Transferring from Day One to Apple Notes

Apple Notes icon. I'm messing about with my admin (GTD) apps again. This came about because I had a look at Apple Notes again and found it is much improved since I last looked, which was a few years ago.

After a few days playing around with Apple Notes I thought it could replace Bear App, Day One and OmniFocus, which I had been using as my go-to apps for notes, journaling and to-dos respectively. Those apps are excellent, but the improvements to Apple's in-built app gave me the opportunity to combine the functions of those apps and lose three subscriptions in the process[1]. Losing subscriptions is a good idea right now because everyone in the UK will be paying about a £1,000,000 a month for their energy from April onwards.

Having decided to make the switch, there's then the thorny issue of transferring everything into Apple Notes. I didn't even attempt to export stuff from OmniFocus and import it into Apple Notes — I just typed everything into Notes from scratch, although I didn't have many incomplete projects anyway. Day One is a problem, though. I had over 1,000 journal entries and there's no way I was typing those up from scratch.

Apple Notes can import text, rich text (.rtf or .rtfd) and HTML formats. Day One can export to text, PDF and JSON, and you might think a text export would be ideal, but it exports all your journal entries into one file rather than each entry as a separate file. I chose to export the entries as JSON. All the journal entries are still in one file, but Bear App can import that JSON file (File -> Import From … -> Day One). I then exported from Bear App to rich text, which gives you separate files. These will be .rtfd files if they have accompanying images, otherwise they're plain .rtf files. I could then import these files into Apple Notes.

It wasn't that simple, of course, because nothing is ever simple. Yes, it works, but I found the files I imported into Apple Notes were displayed in a font so tiny that only a bird of prey could read it. This is because RTF uses control sequences to set fonts and such. An RTF file will look something like this:

{\rtf1\ansi\ansicpg1252\cocoartf2636
\cocoatextscaling0\cocoaplatform0{\fonttbl\f0\fswiss\fcharset0 Helvetica-Bold;\f1\fswiss\fcharset0 Helvetica;}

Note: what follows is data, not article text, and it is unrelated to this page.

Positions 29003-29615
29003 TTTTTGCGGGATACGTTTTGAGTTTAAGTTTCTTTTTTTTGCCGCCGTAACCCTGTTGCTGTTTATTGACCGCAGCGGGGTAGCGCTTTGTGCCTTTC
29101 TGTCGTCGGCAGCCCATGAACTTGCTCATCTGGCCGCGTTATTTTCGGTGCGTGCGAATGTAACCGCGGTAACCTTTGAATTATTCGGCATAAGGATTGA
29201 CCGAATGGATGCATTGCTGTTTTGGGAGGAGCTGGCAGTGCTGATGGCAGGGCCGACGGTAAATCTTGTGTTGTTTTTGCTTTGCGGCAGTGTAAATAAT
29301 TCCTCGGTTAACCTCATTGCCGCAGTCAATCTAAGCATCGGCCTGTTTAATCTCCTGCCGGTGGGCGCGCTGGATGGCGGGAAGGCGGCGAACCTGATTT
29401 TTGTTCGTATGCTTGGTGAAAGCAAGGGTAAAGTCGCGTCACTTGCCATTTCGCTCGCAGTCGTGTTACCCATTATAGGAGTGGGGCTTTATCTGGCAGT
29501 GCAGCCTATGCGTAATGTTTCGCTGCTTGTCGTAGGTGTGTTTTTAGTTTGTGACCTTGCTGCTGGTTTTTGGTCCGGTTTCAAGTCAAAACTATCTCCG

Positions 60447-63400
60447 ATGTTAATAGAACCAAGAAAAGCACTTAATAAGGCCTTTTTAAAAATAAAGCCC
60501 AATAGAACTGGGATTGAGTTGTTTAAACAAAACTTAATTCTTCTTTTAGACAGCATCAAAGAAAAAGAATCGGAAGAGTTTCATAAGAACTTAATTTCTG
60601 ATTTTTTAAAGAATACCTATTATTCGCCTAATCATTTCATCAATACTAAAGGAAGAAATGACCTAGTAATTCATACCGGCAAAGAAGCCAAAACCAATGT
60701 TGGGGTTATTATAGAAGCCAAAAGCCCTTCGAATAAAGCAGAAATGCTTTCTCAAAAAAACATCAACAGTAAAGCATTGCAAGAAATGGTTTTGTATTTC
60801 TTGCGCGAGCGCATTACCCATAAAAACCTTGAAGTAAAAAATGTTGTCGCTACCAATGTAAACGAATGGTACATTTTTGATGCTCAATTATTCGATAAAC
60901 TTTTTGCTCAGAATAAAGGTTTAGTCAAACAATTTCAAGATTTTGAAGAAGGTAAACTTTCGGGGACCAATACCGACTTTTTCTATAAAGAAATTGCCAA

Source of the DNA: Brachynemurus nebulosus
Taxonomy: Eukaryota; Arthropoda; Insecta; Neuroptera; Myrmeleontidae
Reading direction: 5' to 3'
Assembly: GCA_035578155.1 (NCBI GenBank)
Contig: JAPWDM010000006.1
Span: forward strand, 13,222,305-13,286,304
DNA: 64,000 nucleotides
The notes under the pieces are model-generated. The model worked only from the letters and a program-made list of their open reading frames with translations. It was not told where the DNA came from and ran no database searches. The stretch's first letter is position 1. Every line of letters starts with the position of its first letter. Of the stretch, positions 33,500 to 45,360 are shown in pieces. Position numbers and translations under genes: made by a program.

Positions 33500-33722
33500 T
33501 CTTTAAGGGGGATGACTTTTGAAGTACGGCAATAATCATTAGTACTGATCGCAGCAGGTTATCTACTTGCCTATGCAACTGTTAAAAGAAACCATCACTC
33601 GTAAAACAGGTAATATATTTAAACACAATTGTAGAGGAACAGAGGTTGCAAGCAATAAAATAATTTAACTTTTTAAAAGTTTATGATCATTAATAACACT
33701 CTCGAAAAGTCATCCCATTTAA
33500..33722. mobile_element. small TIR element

{\colortbl;\red255\green255\blue255;}
{\*\expandedcolortbl;;}
\pard\tx560\tx1120\tx1680\tx2240\tx2800\tx3360\tx3920\tx4480\tx5040\tx5600\tx6160\tx6720\pardirnatural\partightenfactor0

\f0\b\fs42 \cf0 This is a title\

\f1\b0\fs28 \CocoaLigature0 \
This is a paragraph.\
\
This is another paragraph.\
\
This is the last paragraph.}

All those control sequences around the text are setting the font faces, styles and sizes etc., and when Apple Notes imports the file it respects those settings. Not only did I want a font size readable by humans, but I wanted it to match the default title and body styles used by Apple Notes. That meant I needed to parse the files exported by Bear App and change them as necessary before importing them into Apple Notes.

Before doing that, I wanted to see what the RTF of a typical Apple Notes entry looked like. That's not easy to get because Apple Notes' export facilities are dismal. On macOS they'll let you export a PDF and that's it. Internally they're stored in a database that obfuscates any RTF-ness of the entries.

There is a way to get an RTF file out of Apple Notes on iOS/iPadOS, though. Thanks to Wim Postma for that. So, armed with the internal structure of an Apple Notes file, I could change the files exported from Bear before importing them into notes. I didn't do this by hand — I wrote some Node-based Javascript code to parse the 1,000+ files and change them to match a typical Apple Notes entry[2].

I've said this before and I'll say it again, there needs to be a standardised format for anything that might be called 'notes' (which includes journals and similar). TextBundle is one attempt at something like that, but I think something in XML would be better.

[1]: I found this video instructive about how to use Apple Notes for project management (and to-dos).

[2]: The process was actually a bit more complicated than this. I wanted the file names and titles of each file to be in 'YYYY-MM-DD Journal' format, so I wrote another bit of code that parsed the JSON that came out of Day One before importing the files into Bear.